- This topic has 87 replies, 19 voices, and was last updated 13 years, 9 months ago by Anonymous.
September 18, 2008 at 7:28 am #12312
Maybe you’re agonizing about this too much; I tend to do the same.
Do your research, read the reviews, make your shortlist (which you’ve apparently come close to already), then go sit on the bikes (ride ’em if they’ll let you), make your decision and then do the deal.
You know, *any* of the bikes you’re considering will be more than up to the job and all will have their strengths and weaknesses. A 650-1000 c.c. twin is ideal for a second bike and with inexpensive soft luggage, any bike can be a touring bike.
Pick the one that speaks to you (you’ll know which one you *really* want) and then don’t look back.
You’re probably going to change the bike in a couple of years anyway, so no biggie really…September 18, 2008 at 7:57 am #12315megaspazParticipant
well put. i’d only change “You’re probably going to change the bike in a couple of years anyway, so no biggie really…” to “You’re probably going to add more bikes in a couple of years anyway, so no biggie really…” to make it perfect.
If there’s anything more important than my ego
around, I want it caught and shot now…September 18, 2008 at 1:10 pm #12320MattParticipant
Get the one that you love.
Bikes (and cars) are too expensive to buy one that doesn’t do it for you.
100 mile trips aren’t too bad, the trick is stopping when needed. Don’t try to do it in one go. Stability at speed won’t be an issue, and the effects of wind and trucks will be just as present on it as any other bike really.
Comfort will be entirely personal. I like a slight lean forward with no wind protection. Not everyone does.
Also, a new bike is a new canvas, you can adjust it to fit your needs and wants.
Want more wind protection? get a givi fly screen. Want less weight on your wrists, get bar risers. There are solutions to everything. They will all change the character of the bike, not always for the better, but you’ll learn what you like and what you want – just ride it stock for a while to learn what it is you actually want changed not what you think you want changed.
A guy walked into a ducati dealership after buying a supersport 800. He was complaining that it put too much weight on his wrists and asked the service mechanice what he could to to relieve the pressure on his wrists.
“The two seconds between ‘Oh S**!’ and the crash isn’t a lot of practice time.”September 18, 2008 at 2:40 pm #12321AndrewParticipant
I’m sure that all mid sized bikes will be stable at highway speeds. We have had debates about the Ninja at highway speeds but mid-sized bikes are all heavier and the extra mass will help on the highway.
I’ll second the recommendation to get the one that really speaks to you. If the price differences don’t matter to you then go with the one that gives you the biggest emotional response. You’ll know the one when you see it and sit on it.September 19, 2008 at 12:08 am #12348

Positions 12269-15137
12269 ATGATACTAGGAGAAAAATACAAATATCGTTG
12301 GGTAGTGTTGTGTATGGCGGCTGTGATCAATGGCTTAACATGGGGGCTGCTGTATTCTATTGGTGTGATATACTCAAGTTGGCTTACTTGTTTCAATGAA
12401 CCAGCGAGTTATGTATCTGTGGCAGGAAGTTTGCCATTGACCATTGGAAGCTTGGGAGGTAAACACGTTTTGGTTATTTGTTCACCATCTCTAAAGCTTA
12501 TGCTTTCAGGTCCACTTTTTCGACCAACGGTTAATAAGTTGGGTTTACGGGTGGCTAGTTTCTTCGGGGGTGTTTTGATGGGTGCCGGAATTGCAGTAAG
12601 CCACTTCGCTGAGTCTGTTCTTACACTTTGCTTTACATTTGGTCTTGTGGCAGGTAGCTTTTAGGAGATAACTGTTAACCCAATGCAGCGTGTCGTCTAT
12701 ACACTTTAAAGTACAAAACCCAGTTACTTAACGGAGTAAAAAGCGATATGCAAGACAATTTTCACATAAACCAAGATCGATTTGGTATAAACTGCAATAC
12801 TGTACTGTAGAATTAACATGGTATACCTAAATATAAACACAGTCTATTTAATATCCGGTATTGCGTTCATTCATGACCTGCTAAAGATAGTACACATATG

If I were to get a 696, instead of say a Bonneville, my dealer is telling me that it would be better for the bike, to remove the stock pipes, and install either carbon fiber or titanium pipes by some italian company whose name starts with “T”. He claims that it is better for the health and longevity of the engine.
Is this nonsense?September 19, 2008 at 1:10 am #12351
There was talk of the Monster 696 running overly lean in order to meet the new European emissions laws which is probably what he was talking about regarding the Termignoni kit (expensive!).September 19, 2008 at 2:43 am #12359
Thank you for the links. Can’t say that those comments make me want to run out and buy the 696. Forget whether the bike is good for a newer rider, is it good? There aren’t tons of people who love this bike. Is that the price, or the bike?September 19, 2008 at 7:35 pm #12395MattParticipant
The Monster has a pretty big following. It out sells all the other models. Monsters pretty much pay the bills for the company.
So yea, lots of people like it. What you’ll find about Ducati is that there are really Two groups of big time ducati fans.
The “Ducatistas” who love the sport bikes, the ‘strada, the Gt. But they tend to look down on the lowly Monster as a “fashion accessory, not a bike”.
Then you get the “Monsteristas” who really dig the Monster and don’t really care for the rest of the line up. Many of these guys are good riders who just want a plain old fun bike and love the Monster for what it is. Others love the looks/life-style of it. Unfortunately, Ducati is lately advertising the Monster more to the later, so you get a lot of “life-style”, “urban”, and “fashion” comments in their press releases and advertising – which just turns off more of the “hardcore” ducati fans.
If you read a lot of reviews you’ll find the Ducati is pretty much universally liked by reviewers, though in pretty much every facet there is a bike that does whatever better than the Monster, so it rarely wins shoot-outs and comparos. Like the Sporter it isn’t a bike you buy for its stats, or price – you buy it because it speaks to you.